A Better NSLog()

Special Guest Rant by AgentM, on February 14, 2005.

NSLog(NSString* format,...) works well for cases where the programmer is keeping track of program flow and variables without using breakpoints. Also, in a lot of cases, the Xcode debugger just shows an object's instance variables which may not give the programmer the best overview of what is going on. NSLog() makes checking program flow a breeze without the interruption of breakpoints. Behind the scenes, NSLog() ensures that all strings passing through it are written in a thread-safe manner to stderr, but other than that, it doesn't do much.

The problem

While developing a large framework, I soon found that I had too many NSLog() calls strewn throughout the code. I would typically perform a search and replace for NSLog()s that I no longer needed but that became tedious and error-prone. In addition, NSLog output includes a program name and timestamp, but fails to note where the NSLog() was called, making it difficult to quickly hone in and delete unnecessary NSLog()s. I decided I needed a better NSLog().

A typical NSLog() output looks like this:

2005-02-13 19:10:47.432 MyApp[<pid>] NSLog output

The information I would like to add is:

  1. name of the source file where the NSLog() was called
  2. line number in the source file where the NSLog() was called


To keep the benefits of NSLog(), I decided to wrap the function in an object: MLog. To keep it simple, I decided that MLog should be a singleton class (since there is only one stderr anyway). Here is the intital class interface:

@interface MLog : NSObject
+(void)logFile:(char*)sourceFile lineNumber:(int)lineNumber 
       format:(NSString*)format, ...;

Here we see that MLog consists entirely of class methods. +logFile:lineNumber:format: will create a string with the extra information I wanted (see above) and pass it to NSLog(). +setLogOn: will allow me to turn the logging on and off at runtime. Also, I will want to be able to turn logging on and off with an environment variable "MLog".

Let's look at the simple implementation.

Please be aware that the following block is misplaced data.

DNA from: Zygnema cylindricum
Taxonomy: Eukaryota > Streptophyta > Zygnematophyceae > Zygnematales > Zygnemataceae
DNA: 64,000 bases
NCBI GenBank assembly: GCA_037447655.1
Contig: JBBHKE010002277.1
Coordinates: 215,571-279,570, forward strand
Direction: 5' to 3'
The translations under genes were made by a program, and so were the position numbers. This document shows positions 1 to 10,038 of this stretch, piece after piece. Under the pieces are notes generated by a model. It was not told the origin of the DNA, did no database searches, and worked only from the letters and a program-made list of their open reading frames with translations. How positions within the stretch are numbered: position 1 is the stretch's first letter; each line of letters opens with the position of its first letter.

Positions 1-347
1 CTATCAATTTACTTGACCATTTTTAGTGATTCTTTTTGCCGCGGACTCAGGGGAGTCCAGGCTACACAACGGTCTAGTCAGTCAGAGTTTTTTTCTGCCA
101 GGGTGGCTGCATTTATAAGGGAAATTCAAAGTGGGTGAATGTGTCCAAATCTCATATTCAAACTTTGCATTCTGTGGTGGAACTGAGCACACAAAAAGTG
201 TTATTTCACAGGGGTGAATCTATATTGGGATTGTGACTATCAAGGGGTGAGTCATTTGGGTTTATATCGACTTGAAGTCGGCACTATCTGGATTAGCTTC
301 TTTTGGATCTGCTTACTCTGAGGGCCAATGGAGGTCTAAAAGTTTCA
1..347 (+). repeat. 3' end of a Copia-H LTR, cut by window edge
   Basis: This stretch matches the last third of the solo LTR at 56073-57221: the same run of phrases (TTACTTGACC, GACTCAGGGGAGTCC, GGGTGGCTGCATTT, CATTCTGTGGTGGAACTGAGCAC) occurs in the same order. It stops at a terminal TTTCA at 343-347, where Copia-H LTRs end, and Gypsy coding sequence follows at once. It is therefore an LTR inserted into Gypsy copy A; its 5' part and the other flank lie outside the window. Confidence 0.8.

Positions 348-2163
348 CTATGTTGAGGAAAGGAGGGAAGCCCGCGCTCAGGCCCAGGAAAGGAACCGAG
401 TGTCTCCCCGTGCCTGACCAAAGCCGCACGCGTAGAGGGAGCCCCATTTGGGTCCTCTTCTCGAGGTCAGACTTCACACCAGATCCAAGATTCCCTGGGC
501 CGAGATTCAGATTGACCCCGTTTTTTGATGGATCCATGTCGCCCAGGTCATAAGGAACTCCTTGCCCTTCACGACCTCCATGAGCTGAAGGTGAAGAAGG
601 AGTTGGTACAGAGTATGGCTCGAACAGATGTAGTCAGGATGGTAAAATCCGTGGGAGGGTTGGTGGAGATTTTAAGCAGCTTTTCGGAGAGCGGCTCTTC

static BOOL __MLogOn=NO;

@implementation MLog
	char * env=getenv("MLogOn");

In the +initialize method, we simply check if the environment variable "MLogOn" would rather have logging off (when it is set to "NO"). The ternary operator is just shorthand for an if statement which replaces the first argument to strcmp() with the empty string if the environment variable wasn't specified. This is required because strcmp() doesn't handle NULL arguments. Note that I claimed above that MLog should be a singleton class. Because I never actually instantiate the class, this is technically false. However, the end result is the same.

+(void)logFile:(char*)sourceFile lineNumber:(int)lineNumber
       format:(NSString*)format, ...;
	va_list ap;
	NSString *print,*file;
	file=[[NSString alloc] initWithBytes:sourceFile 
	print=[[NSString alloc] initWithFormat:format arguments:ap];
        //NSLog handles synchronization issues
	NSLog(@"%s:%d %@",[[file lastPathComponent] UTF8String],
	[print release];
	[file release];

The +logFile:lineNumber:format: does the actual work of the class. First, it checks if it should print at all by checking the global variable. If so, it gathers the necessary information, creates the print string and sends it to NSLog. See stdarg.h for more information on variable arguments.



This pitifully simple routine turns logging on or off at runtime. This is useful if you want to turn logging on only for certain objects or states in the application. One potential improvement here could be to allow for logging "levels" such as "debug", "warn", or "fatal".